ober

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See also: Ober and ober-

Breton[edit]

Etymology[edit]

Verbal noun from Old Breton oper, from Latin opera (cf. Cornish ober, Welsh gober). Inflected forms in gr- from an earlier gwr-, itself from Proto-Celtic *wregeti, cognate with Welsh gwneud (older forms with initial gwr-) and Cornish gwul (all forms in gwr-).

Verb[edit]

ober

  1. (transitive) to do, make
  2. (auxiliary) used as an auxiliary verb to conjugate any verb
    Gwerzhañ a ran ma zi hiziv.
    I sell my house today ("Sell I do my house today").

Conjugation[edit]

Usage notes[edit]

  • All forms with initial gr- occur after the verbal particle (a, e) and mutate irregularly so that the initial g- disappears, e.g. a ran, e reomp instead of *a c'hran, *e c'hreomp. This oddity is a remnant of the now obsolete mutation g- > Ø; cf. gouez > a-ouez ~ a-c'houez ‘to one’s knowledge’.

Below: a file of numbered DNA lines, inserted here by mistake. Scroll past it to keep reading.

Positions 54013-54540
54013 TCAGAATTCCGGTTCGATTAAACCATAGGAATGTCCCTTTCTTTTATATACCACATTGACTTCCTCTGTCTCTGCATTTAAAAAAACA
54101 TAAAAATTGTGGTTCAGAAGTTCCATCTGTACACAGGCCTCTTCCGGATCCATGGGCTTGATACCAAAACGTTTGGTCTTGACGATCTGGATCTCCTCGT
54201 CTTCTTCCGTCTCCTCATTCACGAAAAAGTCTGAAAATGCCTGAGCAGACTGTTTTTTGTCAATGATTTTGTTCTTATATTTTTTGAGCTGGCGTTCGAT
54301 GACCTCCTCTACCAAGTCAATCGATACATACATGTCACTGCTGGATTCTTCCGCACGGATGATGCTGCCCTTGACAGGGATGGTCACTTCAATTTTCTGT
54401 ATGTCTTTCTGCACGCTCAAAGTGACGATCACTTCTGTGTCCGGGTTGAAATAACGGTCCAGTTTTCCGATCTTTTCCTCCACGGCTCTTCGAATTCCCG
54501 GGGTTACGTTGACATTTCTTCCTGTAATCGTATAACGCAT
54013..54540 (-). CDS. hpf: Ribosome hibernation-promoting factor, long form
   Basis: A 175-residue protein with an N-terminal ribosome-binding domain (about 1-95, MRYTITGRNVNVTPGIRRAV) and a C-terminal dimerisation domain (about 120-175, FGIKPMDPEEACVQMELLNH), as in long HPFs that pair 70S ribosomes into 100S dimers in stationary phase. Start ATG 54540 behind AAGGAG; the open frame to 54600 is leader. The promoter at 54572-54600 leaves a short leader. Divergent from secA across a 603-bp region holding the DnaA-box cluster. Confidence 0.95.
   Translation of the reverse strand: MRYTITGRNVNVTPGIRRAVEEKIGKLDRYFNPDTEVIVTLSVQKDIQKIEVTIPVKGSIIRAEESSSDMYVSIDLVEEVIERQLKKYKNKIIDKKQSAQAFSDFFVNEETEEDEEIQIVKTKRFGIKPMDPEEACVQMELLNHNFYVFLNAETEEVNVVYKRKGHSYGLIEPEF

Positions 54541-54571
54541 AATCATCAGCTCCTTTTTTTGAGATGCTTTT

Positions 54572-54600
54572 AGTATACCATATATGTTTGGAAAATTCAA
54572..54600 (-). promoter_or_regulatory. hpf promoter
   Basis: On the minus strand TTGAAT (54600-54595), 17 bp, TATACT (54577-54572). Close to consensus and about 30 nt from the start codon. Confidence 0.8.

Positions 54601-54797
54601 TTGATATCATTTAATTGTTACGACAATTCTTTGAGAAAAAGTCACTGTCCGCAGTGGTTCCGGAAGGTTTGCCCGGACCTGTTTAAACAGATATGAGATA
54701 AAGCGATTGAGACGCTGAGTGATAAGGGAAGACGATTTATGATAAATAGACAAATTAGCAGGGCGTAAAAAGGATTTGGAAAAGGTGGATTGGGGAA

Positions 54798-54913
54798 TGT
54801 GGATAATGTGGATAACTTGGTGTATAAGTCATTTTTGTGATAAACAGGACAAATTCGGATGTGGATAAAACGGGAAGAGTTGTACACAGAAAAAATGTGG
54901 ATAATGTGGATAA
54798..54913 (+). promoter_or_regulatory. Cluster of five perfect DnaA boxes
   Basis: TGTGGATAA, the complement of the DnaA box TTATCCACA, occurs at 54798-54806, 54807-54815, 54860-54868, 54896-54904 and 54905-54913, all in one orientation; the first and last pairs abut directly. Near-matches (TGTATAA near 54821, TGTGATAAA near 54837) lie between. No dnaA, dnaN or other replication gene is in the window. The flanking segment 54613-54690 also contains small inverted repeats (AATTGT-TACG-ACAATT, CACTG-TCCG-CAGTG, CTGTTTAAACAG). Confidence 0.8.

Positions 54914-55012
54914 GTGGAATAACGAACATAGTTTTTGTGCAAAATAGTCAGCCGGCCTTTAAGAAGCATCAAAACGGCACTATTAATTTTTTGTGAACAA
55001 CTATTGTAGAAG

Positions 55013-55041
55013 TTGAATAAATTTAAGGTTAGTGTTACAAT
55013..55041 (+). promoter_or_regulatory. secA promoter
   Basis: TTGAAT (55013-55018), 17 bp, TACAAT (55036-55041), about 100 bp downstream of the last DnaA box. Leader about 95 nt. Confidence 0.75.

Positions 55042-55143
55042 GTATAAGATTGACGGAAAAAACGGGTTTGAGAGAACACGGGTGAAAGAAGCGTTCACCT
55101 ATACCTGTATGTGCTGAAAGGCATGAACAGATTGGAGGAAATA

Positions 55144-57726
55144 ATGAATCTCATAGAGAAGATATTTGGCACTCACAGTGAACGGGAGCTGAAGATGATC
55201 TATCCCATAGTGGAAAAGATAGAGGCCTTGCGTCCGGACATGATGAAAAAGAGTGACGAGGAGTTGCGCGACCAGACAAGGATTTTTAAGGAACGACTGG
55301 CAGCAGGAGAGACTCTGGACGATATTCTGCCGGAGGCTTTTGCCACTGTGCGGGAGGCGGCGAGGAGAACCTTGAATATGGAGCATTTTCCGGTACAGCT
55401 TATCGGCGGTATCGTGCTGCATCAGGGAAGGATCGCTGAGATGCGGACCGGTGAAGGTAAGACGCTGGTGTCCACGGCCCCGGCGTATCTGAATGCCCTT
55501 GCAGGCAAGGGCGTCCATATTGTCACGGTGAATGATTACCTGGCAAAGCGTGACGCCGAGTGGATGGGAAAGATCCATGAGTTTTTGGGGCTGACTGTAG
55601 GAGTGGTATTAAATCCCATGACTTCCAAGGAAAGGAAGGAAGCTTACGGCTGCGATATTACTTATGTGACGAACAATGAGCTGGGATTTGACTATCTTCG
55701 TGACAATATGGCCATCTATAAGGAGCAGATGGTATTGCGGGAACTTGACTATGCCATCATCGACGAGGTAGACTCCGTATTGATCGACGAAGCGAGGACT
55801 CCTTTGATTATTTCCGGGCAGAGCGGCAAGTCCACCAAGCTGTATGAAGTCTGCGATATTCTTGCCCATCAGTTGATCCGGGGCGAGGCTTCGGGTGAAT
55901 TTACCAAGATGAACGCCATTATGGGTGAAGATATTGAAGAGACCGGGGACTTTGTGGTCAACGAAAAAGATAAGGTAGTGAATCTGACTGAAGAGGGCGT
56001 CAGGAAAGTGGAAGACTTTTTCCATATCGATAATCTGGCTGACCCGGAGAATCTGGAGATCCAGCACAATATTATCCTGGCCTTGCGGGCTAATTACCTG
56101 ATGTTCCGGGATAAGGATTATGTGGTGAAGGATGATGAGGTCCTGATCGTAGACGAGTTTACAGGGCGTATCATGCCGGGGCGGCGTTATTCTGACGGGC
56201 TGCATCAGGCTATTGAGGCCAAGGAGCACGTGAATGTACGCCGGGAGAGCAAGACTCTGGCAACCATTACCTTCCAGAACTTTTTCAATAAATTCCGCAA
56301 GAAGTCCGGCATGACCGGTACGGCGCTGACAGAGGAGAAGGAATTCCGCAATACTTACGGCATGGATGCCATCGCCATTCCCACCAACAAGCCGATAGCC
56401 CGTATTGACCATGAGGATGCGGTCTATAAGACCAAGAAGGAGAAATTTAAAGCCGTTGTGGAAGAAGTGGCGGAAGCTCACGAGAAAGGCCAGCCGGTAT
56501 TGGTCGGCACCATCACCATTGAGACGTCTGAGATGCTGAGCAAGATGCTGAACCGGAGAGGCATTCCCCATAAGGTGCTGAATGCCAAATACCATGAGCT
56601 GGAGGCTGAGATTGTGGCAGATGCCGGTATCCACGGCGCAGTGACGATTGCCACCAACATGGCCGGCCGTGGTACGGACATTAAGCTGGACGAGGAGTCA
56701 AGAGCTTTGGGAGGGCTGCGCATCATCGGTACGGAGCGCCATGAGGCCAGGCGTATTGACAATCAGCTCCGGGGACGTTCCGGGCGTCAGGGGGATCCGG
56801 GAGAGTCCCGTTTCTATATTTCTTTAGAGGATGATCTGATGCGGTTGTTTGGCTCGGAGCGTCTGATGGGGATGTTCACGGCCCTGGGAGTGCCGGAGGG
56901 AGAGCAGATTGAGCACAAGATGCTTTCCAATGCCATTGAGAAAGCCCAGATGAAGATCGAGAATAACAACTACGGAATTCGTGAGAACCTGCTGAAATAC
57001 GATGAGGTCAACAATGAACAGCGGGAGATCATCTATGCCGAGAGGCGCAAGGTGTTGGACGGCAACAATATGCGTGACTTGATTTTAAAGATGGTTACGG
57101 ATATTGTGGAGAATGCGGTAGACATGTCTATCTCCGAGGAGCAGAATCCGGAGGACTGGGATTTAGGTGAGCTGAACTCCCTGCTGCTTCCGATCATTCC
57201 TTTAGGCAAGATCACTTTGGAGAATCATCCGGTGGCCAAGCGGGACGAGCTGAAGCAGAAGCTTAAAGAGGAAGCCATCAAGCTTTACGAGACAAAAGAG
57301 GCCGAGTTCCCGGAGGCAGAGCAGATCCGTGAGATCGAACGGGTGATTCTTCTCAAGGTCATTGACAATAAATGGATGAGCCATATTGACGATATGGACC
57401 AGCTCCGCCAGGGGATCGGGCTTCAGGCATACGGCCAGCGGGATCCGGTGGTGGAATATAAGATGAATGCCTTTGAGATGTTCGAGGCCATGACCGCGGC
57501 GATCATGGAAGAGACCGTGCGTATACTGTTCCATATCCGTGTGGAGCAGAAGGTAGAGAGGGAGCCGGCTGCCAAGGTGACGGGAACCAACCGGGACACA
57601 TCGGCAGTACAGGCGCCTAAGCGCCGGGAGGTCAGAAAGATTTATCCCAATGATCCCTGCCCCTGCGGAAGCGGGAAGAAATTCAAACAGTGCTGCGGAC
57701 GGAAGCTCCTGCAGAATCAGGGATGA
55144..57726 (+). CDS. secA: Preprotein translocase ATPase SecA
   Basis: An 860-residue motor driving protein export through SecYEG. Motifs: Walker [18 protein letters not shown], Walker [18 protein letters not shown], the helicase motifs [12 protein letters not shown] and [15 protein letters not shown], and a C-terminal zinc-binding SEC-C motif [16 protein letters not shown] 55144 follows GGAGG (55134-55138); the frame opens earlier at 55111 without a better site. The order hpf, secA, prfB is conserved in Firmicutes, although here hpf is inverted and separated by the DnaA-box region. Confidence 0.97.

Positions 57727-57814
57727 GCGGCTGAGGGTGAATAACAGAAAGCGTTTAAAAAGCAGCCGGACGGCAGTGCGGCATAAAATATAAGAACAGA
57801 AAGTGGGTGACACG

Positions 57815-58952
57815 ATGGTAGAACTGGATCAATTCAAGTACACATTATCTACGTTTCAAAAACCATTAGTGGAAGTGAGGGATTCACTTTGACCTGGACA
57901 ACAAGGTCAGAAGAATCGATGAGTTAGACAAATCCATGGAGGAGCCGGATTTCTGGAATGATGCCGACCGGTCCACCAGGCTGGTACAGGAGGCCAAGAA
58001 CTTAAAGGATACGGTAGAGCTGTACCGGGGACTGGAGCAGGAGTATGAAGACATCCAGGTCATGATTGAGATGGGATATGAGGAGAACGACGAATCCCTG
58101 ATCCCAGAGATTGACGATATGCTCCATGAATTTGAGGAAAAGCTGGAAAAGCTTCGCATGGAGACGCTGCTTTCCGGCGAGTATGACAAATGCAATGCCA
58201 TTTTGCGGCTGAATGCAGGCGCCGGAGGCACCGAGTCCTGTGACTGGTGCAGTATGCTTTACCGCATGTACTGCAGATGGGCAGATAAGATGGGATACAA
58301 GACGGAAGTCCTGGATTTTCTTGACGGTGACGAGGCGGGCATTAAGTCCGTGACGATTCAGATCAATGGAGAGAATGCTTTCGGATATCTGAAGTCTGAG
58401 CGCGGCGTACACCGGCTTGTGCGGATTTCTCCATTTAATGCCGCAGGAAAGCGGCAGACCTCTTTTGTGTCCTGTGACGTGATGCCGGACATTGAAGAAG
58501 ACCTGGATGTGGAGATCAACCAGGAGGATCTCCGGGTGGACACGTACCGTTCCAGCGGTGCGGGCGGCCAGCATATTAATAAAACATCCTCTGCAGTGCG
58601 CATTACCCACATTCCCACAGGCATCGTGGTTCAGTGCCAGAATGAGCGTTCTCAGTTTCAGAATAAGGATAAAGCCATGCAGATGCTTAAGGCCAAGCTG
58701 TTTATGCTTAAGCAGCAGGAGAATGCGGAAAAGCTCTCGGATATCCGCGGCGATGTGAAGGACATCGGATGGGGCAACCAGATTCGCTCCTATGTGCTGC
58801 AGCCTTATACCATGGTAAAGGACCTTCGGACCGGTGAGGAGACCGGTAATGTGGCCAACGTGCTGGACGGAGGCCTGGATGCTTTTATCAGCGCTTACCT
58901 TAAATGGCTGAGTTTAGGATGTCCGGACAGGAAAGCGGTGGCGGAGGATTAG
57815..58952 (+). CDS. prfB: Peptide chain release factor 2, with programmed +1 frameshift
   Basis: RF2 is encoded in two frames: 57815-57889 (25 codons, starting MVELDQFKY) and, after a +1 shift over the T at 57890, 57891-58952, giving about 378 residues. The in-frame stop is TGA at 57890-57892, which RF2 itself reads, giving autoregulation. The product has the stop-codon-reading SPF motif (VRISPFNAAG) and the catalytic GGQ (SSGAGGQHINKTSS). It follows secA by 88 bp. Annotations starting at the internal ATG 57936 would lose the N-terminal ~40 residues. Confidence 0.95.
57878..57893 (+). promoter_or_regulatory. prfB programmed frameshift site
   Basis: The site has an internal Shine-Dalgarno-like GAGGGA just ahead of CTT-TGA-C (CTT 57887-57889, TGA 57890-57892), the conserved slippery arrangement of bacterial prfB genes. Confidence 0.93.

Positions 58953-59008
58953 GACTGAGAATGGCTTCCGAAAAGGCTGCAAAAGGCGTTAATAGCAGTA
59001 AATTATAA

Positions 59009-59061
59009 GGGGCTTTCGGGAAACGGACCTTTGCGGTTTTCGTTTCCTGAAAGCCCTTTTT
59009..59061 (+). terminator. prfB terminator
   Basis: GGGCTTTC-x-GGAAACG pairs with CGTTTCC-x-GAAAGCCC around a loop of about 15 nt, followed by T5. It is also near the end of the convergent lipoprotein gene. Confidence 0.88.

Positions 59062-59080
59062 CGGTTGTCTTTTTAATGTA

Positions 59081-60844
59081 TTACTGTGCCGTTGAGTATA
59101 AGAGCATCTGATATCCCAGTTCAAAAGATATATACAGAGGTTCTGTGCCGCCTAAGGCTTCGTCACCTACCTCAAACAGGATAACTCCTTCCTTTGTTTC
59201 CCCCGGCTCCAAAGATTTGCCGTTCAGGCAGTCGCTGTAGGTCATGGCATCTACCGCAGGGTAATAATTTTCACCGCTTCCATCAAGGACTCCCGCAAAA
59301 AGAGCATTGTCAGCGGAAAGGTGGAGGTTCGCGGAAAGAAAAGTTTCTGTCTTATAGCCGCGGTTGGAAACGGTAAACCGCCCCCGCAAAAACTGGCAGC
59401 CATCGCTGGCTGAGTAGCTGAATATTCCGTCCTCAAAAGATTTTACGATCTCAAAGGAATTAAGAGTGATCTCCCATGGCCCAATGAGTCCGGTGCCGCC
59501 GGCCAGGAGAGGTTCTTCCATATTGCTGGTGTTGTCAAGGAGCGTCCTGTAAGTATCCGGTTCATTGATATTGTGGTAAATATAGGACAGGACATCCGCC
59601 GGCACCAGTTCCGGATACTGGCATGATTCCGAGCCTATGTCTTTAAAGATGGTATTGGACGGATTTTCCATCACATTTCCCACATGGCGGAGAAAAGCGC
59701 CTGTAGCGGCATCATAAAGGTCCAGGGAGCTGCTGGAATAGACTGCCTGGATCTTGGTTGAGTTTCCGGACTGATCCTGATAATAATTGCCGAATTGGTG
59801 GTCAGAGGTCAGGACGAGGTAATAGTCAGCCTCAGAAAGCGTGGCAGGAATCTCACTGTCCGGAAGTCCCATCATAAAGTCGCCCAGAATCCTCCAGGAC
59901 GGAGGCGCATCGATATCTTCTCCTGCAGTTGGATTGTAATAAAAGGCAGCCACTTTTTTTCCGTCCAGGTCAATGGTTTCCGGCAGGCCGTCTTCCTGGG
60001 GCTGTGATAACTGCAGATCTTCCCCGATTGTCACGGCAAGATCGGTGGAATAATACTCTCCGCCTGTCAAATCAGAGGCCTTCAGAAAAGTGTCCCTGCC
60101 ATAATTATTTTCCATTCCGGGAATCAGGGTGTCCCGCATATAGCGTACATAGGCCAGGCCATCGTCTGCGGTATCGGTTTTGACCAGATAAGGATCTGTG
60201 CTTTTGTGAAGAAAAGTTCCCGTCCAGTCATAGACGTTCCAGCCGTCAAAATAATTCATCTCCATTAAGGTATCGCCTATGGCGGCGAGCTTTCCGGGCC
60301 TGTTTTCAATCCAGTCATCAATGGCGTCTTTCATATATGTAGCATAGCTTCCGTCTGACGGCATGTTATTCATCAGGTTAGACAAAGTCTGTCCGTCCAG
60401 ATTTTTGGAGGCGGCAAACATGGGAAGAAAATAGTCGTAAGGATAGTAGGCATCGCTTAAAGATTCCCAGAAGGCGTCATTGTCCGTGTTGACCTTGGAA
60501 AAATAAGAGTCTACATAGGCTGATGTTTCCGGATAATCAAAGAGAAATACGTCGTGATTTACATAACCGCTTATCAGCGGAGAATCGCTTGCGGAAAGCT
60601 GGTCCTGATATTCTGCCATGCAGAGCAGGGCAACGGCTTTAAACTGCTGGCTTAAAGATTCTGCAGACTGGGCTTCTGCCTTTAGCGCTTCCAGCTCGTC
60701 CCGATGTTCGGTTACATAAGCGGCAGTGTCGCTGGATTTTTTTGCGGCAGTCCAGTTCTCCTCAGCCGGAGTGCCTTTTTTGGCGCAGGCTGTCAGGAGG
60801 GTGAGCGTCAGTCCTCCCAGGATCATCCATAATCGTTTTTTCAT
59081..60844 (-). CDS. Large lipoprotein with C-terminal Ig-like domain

Derived terms[edit]

Alternative forms[edit]


Czech[edit]

Pronunciation[edit]

Verb[edit]

ober

  1. second-person singular imperative of obrat

Dutch[edit]

Etymology[edit]

From German Ober, short for Oberkellner (head waiter). Compare Dutch kelner, which is also borrowed from German. In both Dutch and German, the distinction between ober/Ober and kelner/Kellner is now neglected.

Pronunciation[edit]

  • IPA(key): /ˈoːbər/
  • (file)
  • Rhymes: -oːbər

Noun[edit]

ober m (plural obers, diminutive obertje n)

  1. waiter
    Laten we de ober roepen, dan kunnen we bestellen.
    Let's call the waiter, then we can order.

Anagrams[edit]


Romanian[edit]

Etymology[edit]

From German Ober

Noun[edit]

ober m (plural oberi)

  1. (dated) head waiter

Declension[edit]


Serbo-Croatian[edit]

Etymology[edit]

From German Ober.

Pronunciation[edit]

  • IPA(key): /ǒːber/
  • Hyphenation: o‧ber

Noun[edit]

óber m (Cyrillic spelling о́бер)

  1. (regional, Kajkavian, dated) waiter

References[edit]

  • ober” in Hrvatski jezični portal

Silesian[edit]

Etymology[edit]

From Proto-Slavic *obrъ.

Noun[edit]

ober m

  1. giant
    Synonym: gigant

Related terms[edit]